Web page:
Man Left 'Looking Like The Hulk' After Drinking Causes Rare Condition
A man who regularly drank an entire litre of rice wine a day for almost 30 years has been diagnosed with a rare condition which leaves him with a massively swollen neck.
The 68-year-old man, named only as Tan, claims he began drinking when he was just 13, as is his family allowed it. He says that once he turned 40, he began knocking back at least one litre of strong rice wine every single day - adding that he was drinking it 'like water'.
After living this way for years, strange fatty deposits began building up on his neck, leaving him looking like The Incredible Hulk.
Doctor Xiao Xuping from the Hunan Provincial People's Hospital in Changsha, China, diagnosed Tan with Madelung's disease, also known as symmetric lipomatosis. The condition is characterised by the growth of these fatty deposits, which are prone to popping up around the neck and shoulders.
The doctor said his condition was caused by prolonged heavy drinking and that it mostly affected middle-aged men.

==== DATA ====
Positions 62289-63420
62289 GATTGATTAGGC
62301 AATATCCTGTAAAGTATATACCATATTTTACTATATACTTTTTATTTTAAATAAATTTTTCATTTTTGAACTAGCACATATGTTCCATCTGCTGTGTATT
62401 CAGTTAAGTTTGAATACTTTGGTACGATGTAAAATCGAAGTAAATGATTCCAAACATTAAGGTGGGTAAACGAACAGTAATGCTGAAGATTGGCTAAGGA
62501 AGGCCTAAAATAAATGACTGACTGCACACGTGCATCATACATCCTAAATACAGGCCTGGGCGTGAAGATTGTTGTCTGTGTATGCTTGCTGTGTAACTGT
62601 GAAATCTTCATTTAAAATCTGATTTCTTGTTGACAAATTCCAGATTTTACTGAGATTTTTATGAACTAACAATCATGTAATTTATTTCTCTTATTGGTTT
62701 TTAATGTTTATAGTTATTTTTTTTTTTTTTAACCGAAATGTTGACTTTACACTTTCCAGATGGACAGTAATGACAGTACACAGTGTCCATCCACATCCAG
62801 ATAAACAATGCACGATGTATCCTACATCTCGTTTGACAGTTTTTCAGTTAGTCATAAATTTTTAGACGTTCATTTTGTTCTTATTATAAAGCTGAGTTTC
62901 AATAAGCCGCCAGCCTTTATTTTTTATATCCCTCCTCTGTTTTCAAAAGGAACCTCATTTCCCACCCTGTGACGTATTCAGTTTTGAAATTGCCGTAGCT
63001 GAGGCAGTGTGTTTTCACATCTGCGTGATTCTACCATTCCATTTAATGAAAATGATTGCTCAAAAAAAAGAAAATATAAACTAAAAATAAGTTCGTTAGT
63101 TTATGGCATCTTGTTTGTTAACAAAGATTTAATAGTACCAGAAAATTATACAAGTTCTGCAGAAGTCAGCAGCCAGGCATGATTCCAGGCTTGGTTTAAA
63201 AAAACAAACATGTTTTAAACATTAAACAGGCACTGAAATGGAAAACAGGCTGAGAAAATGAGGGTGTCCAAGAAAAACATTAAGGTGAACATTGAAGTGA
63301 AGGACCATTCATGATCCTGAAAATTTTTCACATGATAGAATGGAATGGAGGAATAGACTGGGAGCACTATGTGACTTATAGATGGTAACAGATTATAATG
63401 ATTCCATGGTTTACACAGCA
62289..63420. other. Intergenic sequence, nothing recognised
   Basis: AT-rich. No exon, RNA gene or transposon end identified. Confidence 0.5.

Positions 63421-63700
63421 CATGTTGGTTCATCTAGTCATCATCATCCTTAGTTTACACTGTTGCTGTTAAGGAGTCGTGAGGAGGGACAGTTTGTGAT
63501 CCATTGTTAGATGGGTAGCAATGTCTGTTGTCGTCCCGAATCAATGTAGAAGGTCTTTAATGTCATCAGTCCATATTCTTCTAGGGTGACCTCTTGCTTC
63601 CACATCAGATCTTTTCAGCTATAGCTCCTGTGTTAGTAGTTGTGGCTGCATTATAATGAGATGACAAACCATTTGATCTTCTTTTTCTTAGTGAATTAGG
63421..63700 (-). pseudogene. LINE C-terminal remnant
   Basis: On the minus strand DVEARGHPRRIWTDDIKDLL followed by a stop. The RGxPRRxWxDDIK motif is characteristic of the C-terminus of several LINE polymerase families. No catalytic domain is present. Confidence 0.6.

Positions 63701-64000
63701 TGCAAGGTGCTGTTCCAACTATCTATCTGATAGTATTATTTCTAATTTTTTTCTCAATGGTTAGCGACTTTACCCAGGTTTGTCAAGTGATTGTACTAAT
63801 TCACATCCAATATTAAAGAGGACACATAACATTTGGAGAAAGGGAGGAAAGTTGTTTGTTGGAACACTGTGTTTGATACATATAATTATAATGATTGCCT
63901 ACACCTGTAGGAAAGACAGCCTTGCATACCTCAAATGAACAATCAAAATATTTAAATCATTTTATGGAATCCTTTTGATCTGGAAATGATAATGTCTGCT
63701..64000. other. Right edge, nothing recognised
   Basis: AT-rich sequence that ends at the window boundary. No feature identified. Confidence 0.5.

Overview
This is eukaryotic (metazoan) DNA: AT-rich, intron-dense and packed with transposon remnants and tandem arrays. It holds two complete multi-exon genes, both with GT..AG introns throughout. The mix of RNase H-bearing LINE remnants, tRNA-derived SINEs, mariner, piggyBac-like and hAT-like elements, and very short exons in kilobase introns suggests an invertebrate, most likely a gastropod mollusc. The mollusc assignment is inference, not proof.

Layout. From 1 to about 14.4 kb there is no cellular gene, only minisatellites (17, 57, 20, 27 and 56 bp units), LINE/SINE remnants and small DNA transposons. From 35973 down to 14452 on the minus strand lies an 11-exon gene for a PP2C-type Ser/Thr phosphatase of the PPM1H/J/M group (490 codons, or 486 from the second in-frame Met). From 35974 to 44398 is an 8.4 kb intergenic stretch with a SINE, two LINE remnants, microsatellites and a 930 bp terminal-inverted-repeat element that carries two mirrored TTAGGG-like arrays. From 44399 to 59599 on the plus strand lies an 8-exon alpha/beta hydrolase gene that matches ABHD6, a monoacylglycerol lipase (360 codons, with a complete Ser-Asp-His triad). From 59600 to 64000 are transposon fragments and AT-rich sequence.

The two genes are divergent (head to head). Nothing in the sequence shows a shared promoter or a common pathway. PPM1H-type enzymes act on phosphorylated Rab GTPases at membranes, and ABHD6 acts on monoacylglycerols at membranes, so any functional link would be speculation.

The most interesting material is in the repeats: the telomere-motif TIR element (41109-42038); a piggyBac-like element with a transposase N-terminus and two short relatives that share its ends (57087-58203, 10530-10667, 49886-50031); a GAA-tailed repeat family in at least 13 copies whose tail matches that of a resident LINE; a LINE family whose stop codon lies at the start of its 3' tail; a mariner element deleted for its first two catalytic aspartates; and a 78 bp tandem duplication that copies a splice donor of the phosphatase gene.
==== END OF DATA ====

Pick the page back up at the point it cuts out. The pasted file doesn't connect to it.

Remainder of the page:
As a result, poor Tan is left with a neck which is thicker than most men's waists. He says he first noticed the growths way back in 1997, but in 2011 it swelled to its current size and hasn't gone back down.
He visited doctors who told him not to worry about the condition as it was usually harmless, but to return if it began to affect his breathing.
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Last year, he was forced to make a trip to the hospital when the fatty deposits did indeed start restricting his airway and causing him pain.
Doctor Xiao is now planning surgical recession for Tan's growths, which is likely to include liposuction.
However, he's warned Tan that recurrences of the fatty lumps are to be expected unless he manages to kick his habit and stay off the booze for good, which given how long he's been drinking for will be no mean feat.
According to the National Institute of Health, around 90 percent of people who have multiple symmetric lipomatosis have a history of alcohol abuse.
Researchers recommend that those who have the condition abstain from alcohol to help keep it under control, or post treatment to prevent it from coming back.
Sources: National Institute of Health
Featured Image Credit: Asia Wire